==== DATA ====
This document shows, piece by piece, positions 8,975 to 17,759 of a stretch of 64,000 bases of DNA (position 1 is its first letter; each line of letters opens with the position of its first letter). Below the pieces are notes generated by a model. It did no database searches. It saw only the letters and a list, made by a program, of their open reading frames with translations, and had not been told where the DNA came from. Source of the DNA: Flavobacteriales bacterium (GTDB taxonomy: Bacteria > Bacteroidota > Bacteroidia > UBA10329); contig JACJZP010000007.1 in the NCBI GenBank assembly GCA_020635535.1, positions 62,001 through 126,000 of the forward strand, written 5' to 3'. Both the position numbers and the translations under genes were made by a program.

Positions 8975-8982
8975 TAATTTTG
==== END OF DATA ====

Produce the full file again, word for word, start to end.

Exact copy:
This document shows, piece by piece, positions 8,975 to 17,759 of a stretch of 64,000 bases of DNA (position 1 is its first letter; each line of letters opens with the position of its first letter). Below the pieces are notes generated by a model. It did no database searches. It saw only the letters and a list, made by a program, of their open reading frames with translations, and had not been told where the DNA came from. Source of the DNA: Flavobacteriales bacterium (GTDB taxonomy: Bacteria > Bacteroidota > Bacteroidia > UBA10329); contig JACJZP010000007.1 in the NCBI GenBank assembly GCA_020635535.1, positions 62,001 through 126,000 of the forward strand, written 5' to 3'. Both the position numbers and the translations under genes were made by a program.

Positions 8975-8982
8975 TAATTTTG